What are the rules of cyberwar?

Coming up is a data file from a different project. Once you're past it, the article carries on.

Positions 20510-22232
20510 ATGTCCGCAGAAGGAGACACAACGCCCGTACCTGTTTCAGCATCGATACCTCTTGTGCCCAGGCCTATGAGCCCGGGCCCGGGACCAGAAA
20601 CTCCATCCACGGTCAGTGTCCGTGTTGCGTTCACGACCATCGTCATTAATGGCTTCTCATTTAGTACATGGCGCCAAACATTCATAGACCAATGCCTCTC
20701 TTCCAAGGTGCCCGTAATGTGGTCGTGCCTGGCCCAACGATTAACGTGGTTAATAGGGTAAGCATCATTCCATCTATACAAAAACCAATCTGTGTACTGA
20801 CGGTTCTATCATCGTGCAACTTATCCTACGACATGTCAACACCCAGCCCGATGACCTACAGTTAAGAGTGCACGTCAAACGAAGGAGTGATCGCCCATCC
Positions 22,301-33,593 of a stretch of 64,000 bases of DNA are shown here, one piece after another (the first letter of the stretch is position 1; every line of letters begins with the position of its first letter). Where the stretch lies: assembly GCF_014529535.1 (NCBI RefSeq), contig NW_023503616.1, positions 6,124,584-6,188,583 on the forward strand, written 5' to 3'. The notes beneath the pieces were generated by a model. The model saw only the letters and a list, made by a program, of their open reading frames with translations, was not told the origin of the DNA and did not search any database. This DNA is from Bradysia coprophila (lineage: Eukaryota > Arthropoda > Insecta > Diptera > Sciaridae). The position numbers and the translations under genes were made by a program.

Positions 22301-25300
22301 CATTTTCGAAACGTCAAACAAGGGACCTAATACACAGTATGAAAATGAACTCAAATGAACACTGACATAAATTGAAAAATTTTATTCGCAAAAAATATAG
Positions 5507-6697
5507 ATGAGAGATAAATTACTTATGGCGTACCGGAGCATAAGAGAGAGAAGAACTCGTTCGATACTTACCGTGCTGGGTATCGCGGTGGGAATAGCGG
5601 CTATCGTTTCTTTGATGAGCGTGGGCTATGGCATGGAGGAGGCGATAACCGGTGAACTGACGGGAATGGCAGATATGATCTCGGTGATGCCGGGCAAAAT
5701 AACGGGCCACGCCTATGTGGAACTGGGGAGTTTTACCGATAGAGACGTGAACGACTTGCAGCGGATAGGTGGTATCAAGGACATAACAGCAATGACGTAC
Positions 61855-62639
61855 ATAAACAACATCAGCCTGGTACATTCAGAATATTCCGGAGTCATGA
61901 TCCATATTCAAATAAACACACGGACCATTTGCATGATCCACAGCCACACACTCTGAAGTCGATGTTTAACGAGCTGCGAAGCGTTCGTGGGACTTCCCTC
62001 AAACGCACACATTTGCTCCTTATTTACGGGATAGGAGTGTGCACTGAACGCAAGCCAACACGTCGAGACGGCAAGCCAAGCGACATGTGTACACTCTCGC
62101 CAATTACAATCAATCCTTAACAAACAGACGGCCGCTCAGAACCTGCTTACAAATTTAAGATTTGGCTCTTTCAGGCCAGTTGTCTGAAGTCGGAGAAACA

The internationally accepted rules of war, dating back to the Geneva Convention of 1864, limit attacks “to combatants and military targets” and prohibit weapons that strike indiscriminately at civilian and military objects and people. But how well can the Bush administration’s rules of cyberwar, widely rumored this week to be in the drafting stage, correspond to the convention’s principles? How could U.S. cyberwarriors, for instance, estimate the collateral damage from malicious worms they release against a foreign target across the Internet? Could they tailor an attack precisely, or might civilian computers get caught in the crossfire? Could cyberwarriors, likely recruited from among the most daring hackers, be trusted with the power they wield? Full Story